Google Says: Put Your Password Plainly in a File: Linux .netrc

By Xah Lee. Date:

Google Code tells its users to put password in a plain file. Here's a screenshot:

google Linux dot netrc screen capture 2012-08-15-2
Google Code's recommendation of using “.netrc”. From

Here's a text quote:

Add the following to your .netrc.
machine login password [generated password]

That's storing passwords in the plain. Amazingly, git uses .netrc, in the year of our load 2012.

This especially dangerous today with {dropbox, google drive, …} etc cloud storage. All your server passwords are consolidated in a single file in the plain.

Where are the unix faakheads who incessantly bitch about the security slack of Microsoft?

What is .netrc?

“.netrc” began as a way to store passwords so that ftp access can be automated in a script, without user having to type password.

Here's a excerpt from man netrc:

netrc(5) - Linux man page


netrc, .netrc - user configuration for ftp


This file contains configuration and autologin information for the
File Transfer Protocol client ftp(1).

The .netrc file contains login and initialization information used by
the auto-login process. It resides in the user's home directory. The
following tokens are recognized; they may be separated by spaces,
tabs, or new-lines:

    machine name

    Identify a remote machine name. The auto-login process searches
    the .netrc file for a machine token that matches the remote
    machine specified on the ftp command line or as an open command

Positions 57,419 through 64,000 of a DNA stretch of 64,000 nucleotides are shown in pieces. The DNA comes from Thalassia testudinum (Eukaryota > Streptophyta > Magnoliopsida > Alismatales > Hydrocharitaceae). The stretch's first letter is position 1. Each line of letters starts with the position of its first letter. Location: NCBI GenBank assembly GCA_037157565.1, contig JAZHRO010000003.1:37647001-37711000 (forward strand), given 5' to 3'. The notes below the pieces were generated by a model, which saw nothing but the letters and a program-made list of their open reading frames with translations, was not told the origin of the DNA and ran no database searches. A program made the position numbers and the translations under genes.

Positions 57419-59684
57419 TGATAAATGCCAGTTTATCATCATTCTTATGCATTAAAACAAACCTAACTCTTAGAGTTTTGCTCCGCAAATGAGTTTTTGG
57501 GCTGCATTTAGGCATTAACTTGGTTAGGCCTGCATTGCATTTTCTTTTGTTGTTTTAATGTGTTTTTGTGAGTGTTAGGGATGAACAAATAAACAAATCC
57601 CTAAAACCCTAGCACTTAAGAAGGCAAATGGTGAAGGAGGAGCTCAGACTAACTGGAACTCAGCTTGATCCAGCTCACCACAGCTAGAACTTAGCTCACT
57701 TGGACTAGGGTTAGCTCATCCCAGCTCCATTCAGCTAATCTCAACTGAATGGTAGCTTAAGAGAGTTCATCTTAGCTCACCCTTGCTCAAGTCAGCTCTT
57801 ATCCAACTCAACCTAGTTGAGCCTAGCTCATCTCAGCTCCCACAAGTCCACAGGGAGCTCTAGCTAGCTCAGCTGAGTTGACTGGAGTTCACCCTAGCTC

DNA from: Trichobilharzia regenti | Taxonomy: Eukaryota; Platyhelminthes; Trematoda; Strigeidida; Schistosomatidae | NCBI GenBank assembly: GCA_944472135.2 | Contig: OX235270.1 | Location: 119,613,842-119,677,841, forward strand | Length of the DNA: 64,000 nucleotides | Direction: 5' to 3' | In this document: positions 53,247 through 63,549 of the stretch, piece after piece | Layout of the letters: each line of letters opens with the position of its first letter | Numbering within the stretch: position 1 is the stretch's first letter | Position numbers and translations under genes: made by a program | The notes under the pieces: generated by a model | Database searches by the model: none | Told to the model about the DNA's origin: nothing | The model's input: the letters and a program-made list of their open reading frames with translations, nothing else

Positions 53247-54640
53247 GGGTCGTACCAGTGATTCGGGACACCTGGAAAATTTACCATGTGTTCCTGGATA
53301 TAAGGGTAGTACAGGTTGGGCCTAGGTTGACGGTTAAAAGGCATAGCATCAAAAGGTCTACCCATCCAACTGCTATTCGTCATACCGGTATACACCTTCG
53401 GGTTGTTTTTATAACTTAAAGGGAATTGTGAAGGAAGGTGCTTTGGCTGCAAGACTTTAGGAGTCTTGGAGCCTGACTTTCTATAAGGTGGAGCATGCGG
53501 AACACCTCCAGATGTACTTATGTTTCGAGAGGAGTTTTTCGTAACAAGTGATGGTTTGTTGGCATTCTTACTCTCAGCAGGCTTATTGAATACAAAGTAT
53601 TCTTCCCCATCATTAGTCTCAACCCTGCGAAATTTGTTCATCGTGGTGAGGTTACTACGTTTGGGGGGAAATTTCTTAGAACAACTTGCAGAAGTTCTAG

argument. Once a match is made, the subsequent .netrc tokens are
    processed, stopping when the end of file is reached or another
    machine or a default token is encountered.


    This is the same as machine name except that default matches any
    name. There can be only one default token, and it must be after
    all machine tokens. This is normally used as:

    default login anonymous password user@site

    thereby giving the user automatic anonymous ftp login to machines
    not specified in .netrc. This can be overridden by using the -n
    flag to disable auto-login.

    login name

    Identify a user on the remote machine. If this token is present,
    the auto-login process will initiate a login using the specified

    password string

    Supply a password. If this token is present, the auto-login
    process will supply the specified string if the remote server
    requires a password as part of the login process. Note that if
    this token is present in the .netrc file for any user other than
    anonymous, ftp will abort the auto-login process if the .netrc is
    readable by anyone besides the user.


Linux NetKit (0.17) September 23, 1997 Linux NetKit (0.17) 


Here's stackoverflow articles telling people how to use the “.netrc” file:

Note: if Google supports git over ssh protocol, then the manual-typing-password problem can be solved. See: However, Google does not plan to support git over ssh (See: See also:

2012-08-16 thanks to [Evan Cofsky] and Tom Novelli for help.